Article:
What are the COVID-19 risks associated with the use of outdoor recreation spaces and activities?

The following facts about COVID-19 and associated questions can help you consider the risks of COVID-19 in outdoor spaces and during outdoor recreational activities.

The risk level is affected by whether there is COVID-19 activity in the local community. If there is known COVID-19 activity in the community, the likelihood that it could be introduced into an outdoor space or recreational activity is higher. The risk of COVID-19 introduction and spread is also presumed to be greater if a higher proportion of individuals visiting the outdoor spaces or participating in the activity comes from outside of the community. Measures put in place to mitigate risk should be proportionate with the risk in the community, which is informed by the local epidemiology. Public health authorities (PHAs) can be consulted for information about local COVID-19 transmission.

COVID-19 spreads from person to person, most commonly through respiratory droplets (e.g., generated by coughing, sneezing, laughing, singing, or talking) during close interactions (i.e., within 2 metres). People who have COVID-19 may have few to no symptoms, or symptoms may be mild, and people are infectious to others prior to when their symptoms start.

COVID-19 can also be spread through touching something with the virus on it, then touching your mouth, nose or eyes before washing your hands.

COVID-19 can cause more severe disease or outcomes among older adults (increasing risk with each decade, especially over 60 years); people of any age with chronic medical conditions (e.g., lung disease, heart disease, high blood pressure, diabetes, kidney disease, liver disease, stroke or, dementia); people of any age who are immunocompromised, including those with an underlying medical condition (e.g., cancer) or taking medications which lower the immune system (e.g., chemotherapy); and people living with obesity (BMI of 40 or higher).

COVID-19 spread can be reduced by consistently practicing personal protective practices.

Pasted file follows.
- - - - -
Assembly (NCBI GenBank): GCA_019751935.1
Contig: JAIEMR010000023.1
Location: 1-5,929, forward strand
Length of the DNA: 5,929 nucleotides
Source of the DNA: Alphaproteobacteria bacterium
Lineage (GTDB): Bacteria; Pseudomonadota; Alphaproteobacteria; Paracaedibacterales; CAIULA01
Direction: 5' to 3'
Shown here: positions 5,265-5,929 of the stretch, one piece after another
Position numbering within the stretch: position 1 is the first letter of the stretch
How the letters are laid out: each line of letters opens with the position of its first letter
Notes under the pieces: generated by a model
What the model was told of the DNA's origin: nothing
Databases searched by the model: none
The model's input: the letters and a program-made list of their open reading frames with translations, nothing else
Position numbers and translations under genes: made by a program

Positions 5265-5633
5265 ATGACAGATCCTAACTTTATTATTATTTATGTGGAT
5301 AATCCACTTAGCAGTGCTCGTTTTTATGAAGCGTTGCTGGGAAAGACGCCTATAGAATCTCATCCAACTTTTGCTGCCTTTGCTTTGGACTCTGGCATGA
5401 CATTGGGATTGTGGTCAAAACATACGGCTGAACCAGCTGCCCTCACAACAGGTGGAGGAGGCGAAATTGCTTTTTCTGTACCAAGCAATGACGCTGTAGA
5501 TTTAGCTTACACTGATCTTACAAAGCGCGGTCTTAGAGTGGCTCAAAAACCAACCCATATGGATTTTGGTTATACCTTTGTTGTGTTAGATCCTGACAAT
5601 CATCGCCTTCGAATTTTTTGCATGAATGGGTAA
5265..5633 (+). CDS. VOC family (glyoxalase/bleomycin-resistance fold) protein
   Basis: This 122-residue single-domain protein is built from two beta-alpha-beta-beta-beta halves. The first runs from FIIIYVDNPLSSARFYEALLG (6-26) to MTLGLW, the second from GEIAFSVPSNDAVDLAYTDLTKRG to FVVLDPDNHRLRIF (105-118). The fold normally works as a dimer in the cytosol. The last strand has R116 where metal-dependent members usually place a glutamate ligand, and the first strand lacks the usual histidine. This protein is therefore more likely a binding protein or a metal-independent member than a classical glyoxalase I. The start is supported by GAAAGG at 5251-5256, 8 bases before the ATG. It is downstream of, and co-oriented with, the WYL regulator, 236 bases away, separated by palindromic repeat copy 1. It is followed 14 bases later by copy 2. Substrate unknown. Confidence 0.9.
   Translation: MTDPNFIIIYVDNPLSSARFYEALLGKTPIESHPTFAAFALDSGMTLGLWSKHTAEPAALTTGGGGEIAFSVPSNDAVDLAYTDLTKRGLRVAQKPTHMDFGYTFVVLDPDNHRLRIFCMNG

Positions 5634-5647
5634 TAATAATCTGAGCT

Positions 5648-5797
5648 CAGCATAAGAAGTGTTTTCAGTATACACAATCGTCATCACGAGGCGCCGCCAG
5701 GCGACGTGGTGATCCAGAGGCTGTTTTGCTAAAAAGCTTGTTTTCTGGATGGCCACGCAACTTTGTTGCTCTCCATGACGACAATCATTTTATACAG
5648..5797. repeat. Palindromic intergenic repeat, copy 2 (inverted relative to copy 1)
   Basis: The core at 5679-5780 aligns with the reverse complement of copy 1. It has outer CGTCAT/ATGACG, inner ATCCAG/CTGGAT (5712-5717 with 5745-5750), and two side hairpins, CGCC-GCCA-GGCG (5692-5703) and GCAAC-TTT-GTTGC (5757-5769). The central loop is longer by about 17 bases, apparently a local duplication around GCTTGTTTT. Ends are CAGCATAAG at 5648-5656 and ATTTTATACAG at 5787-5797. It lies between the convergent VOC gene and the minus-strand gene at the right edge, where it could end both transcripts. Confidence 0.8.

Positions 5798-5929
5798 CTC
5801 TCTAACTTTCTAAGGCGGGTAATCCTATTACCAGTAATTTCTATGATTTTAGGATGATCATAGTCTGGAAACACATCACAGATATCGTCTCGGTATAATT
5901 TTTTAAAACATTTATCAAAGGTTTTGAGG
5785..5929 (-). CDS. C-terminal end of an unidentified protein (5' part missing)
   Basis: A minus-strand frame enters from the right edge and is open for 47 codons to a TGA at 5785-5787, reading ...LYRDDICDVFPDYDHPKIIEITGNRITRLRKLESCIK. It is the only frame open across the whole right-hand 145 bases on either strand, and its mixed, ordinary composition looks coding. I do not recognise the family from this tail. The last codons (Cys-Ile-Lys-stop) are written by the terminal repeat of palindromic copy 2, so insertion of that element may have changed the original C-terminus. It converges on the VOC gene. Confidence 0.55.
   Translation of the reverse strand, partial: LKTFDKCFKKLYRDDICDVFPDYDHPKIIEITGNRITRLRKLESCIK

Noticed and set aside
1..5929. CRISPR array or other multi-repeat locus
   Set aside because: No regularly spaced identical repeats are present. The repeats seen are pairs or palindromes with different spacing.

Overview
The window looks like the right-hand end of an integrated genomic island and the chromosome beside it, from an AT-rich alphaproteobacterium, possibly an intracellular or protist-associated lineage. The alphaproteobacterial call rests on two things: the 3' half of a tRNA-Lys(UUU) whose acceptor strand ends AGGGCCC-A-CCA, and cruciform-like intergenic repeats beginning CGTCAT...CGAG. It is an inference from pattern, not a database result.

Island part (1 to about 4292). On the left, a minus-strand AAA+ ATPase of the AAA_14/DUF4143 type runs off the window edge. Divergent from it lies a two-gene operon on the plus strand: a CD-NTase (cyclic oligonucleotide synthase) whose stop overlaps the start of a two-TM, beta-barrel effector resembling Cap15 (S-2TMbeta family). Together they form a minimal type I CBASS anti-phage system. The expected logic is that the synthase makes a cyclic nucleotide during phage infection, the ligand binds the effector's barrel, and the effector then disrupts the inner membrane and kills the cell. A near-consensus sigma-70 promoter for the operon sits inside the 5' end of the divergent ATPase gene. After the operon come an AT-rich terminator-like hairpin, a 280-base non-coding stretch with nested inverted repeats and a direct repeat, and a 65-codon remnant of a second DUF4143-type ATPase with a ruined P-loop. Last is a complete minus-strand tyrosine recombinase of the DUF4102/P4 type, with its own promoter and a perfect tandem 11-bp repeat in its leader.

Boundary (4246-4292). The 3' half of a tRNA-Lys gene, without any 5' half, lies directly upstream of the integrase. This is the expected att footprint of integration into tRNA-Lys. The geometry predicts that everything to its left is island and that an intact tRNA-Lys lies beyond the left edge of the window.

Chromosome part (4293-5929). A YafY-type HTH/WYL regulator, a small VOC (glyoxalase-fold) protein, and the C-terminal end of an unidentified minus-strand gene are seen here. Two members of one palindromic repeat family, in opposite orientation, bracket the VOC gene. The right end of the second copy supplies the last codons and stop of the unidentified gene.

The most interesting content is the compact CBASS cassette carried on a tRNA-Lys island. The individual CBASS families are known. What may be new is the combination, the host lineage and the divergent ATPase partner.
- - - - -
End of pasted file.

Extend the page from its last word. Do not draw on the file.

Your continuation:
How can COVID-19 risks be mitigated in outdoor recreational spaces and activities?

To prevent or limit the spread of COVID-19 in community-based settings such as an outdoor space or during a recreational activity, consider the following risk mitigation principles and measures. Risk mitigation measures that are more protective involve separating people from each other or shared surfaces through physical distancing and physical barriers. Measures that are less protective rely on individuals to consistently follow personal protective practices (e.g., use of personal protective equipment, wearing of non-medical masks). To maximize safety, use a "layered" approach with multiple measures to reduce the risk of COVID-19 spread, including decreasing the number of interactions with others and increasing the safety of interactions. Layering of multiple mitigation measures strengthens the risk mitigation potential overall. The following examples of risk mitigation measures are provided for your consideration. The following list is not exhaustive - you are encouraged to find creative and adaptive ways to mitigate risk in your setting that align with public health advice.

Discourage people who are ill from accessing the outdoor space or participating in outdoor activities.

Promote and facilitate personal protective practices. Everyone plays a part in making outdoor recreational spaces and activities safer.

Promote physical distancing (i.e., keeping a distance of 2 metres from others), which is one of the most effective ways to reduce the spread of illness.

Mitigate risks from exposure to high-touch surfaces (i.e., surfaces frequently touched by others).

Mitigate risks during community based outdoor sports (e.g., house-league outdoor community sports programs).

Mitigate risk for people at risk of more severe disease or outcomes.

Modify the outdoor space or activity to reduce how long participants are in contact with each other and how many participants come into contact with each other.

Should users of outdoor recreational spaces wear masks?